Resources for Grieving Families
Grief Support for Families of Children with Deaf-Blindness
The death of a child can be extremely challenging for a family. Finding resources that fit your needs can help in your healing.
The resources listed below offer an array
of information and supports to help you on this journey.
The first resources listed relate to supporting children who are grieving. This is followed by a section of resources related to adult grief support.
In addition, a simple way to find services near you is to Google “grief support center in (city and state).
Many thanks to our friends at the National Center on Deaf Blindness for compiling these resources
Eluna (Originally called the Moyer Foundation)
Eluna provides resources and programs to address the critical needs of children experiencing “powerful, overwhelming and often confusing emotions associated with the death of someone close to them.”
In 2002, the Foundation created Camp Erin, which has grown into the largest free bereavement program for children and teens in the U.S. and
Canada, with locations serving children in every Major League Baseball city.
The Resource Center (https://elunanetwork.org/resources/) portion of their website is ideal for parents and educators. It allows you to indicate your role and the type of resources you are looking for.
The Dougy Center
The Dougy Center provides support and training locally, nationally, and internationally to individuals and organizations seeking to assist children in grief.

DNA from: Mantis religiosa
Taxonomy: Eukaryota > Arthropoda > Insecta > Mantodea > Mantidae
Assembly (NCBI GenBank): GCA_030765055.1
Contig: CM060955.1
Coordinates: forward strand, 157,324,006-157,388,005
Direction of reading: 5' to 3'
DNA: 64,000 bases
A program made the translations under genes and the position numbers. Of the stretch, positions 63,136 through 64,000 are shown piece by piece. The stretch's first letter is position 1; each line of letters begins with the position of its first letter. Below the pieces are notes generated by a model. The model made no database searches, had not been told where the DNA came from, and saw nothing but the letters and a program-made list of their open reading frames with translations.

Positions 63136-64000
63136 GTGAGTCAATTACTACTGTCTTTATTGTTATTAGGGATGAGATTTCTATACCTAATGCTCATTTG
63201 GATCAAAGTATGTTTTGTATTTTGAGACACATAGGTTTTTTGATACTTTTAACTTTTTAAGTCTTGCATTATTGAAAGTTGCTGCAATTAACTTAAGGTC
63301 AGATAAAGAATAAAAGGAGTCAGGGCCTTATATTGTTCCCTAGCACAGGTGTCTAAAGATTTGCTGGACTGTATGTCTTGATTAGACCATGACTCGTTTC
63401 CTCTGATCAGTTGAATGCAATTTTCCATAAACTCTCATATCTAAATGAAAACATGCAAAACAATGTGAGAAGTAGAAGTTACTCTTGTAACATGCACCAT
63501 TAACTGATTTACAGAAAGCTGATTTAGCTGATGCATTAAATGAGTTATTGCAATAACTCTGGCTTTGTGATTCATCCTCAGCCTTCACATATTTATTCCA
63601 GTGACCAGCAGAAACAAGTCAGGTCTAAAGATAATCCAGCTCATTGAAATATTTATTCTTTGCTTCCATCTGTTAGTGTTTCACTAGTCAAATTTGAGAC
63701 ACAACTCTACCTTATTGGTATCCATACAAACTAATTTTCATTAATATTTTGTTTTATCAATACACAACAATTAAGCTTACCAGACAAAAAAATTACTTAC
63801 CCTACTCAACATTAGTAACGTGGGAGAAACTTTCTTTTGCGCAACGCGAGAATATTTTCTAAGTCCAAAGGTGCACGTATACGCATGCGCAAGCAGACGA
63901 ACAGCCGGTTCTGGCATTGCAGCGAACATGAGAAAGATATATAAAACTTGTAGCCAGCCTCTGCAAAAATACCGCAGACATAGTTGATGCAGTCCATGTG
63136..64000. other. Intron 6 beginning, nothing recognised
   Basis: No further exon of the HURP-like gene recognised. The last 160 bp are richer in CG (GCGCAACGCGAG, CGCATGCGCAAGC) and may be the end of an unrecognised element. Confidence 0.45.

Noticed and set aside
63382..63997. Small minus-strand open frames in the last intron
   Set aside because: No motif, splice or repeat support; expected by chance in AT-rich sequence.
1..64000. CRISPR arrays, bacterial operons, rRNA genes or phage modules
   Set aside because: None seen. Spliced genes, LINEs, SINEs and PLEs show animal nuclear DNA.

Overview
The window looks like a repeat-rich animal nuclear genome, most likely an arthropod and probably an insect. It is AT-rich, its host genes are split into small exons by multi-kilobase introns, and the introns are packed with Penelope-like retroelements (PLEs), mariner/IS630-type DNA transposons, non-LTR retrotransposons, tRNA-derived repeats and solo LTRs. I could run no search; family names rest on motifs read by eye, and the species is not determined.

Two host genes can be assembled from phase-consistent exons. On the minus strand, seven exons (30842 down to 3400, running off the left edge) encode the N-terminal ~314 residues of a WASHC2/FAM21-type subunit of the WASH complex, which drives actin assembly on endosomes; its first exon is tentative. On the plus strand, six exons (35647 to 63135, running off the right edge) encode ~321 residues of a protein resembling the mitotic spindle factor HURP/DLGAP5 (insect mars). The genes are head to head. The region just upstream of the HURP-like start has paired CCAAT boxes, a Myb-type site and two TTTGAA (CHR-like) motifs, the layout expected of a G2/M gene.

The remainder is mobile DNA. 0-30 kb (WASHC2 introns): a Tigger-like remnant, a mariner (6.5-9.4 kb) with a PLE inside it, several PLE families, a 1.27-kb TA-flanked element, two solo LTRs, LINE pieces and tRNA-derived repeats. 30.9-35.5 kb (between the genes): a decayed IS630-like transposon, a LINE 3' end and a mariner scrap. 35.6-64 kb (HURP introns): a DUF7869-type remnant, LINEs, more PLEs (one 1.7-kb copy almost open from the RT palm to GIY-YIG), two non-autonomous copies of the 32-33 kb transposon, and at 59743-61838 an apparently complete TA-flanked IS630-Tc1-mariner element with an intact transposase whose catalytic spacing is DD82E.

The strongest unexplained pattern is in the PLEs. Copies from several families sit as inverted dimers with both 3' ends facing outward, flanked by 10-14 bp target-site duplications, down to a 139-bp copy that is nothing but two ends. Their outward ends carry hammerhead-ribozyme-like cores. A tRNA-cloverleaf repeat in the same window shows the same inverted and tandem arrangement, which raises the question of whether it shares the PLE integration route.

The center does not charge a fee for its services. Visit their grief support programs page: https://www.dougy.org/grief-support-programs to find a program near you
The WARM Place
The WARM Place in Fort Worth, Texas provides peer support groups for children and their families. They also have excellent resources
https://www.thewarmplace.org/resources on how children understand death and process grief, available free-of-charge online.
Articles about Grief and Children
A brief article from The Moyer Foundation listing things to keep in mind when helping a child who is grieving
This article provides information about the emotions experienced by children who have lost a brother or sister and what parents can do to help
Art with Heart
Art with Heart is a nonprofit that helps children and teens overcome trauma through creative expression. '
They publish therapeutic art books aimed at kids and teens that can be purchased on their website, offer trainings for service providers,and support partner organizations that run art therapy programs.
The Compassionate Friends
The Compassionate Friends exists to provide friendship, understanding, and hope to those going through the natural grieving process after the death of a child.
The organization has a network of more than 650 chapters with locations in all 50 states as well as Washington DC, Puerto Rico, and Guam. They offer grief support for both parents and siblings.
The MISS Foundation
The MISS Foundation is a volunteer-based organization providing C.A.R.E. (counseling, advocacy, research, and education) services to families experiencing the death of a child.
The foundation has an online support site, face-
to-face support groups in some areas, and HOPE Mentors available all over the world.
Their Forums offer an online support group
board 24/7, fully moderated for safe space. They have sections for families with specialty information for dads, grandparents, and siblings
The Center for Loss & Life Transition
The Center for Loss & Life Transition offers training's for service providers on bereavement care.
They also have a wealth
of resources on their website for people who are grieving or helping others (adults or children) who have experienced a loss.
GFPD Sensing Connections Support Group
In partnership, the GFPD and Zellweger UK provide peer-to-peer grief support for parents of individuals with a peroxisomal disorder.
These web-based, peer-to-peer meetings occur each month for 90 minutes and are led by trained facilitators. The purpose of the group is to provide emotional support, death education, and normalization of the grief process in a shared, supportive community.
To learn more, contact us.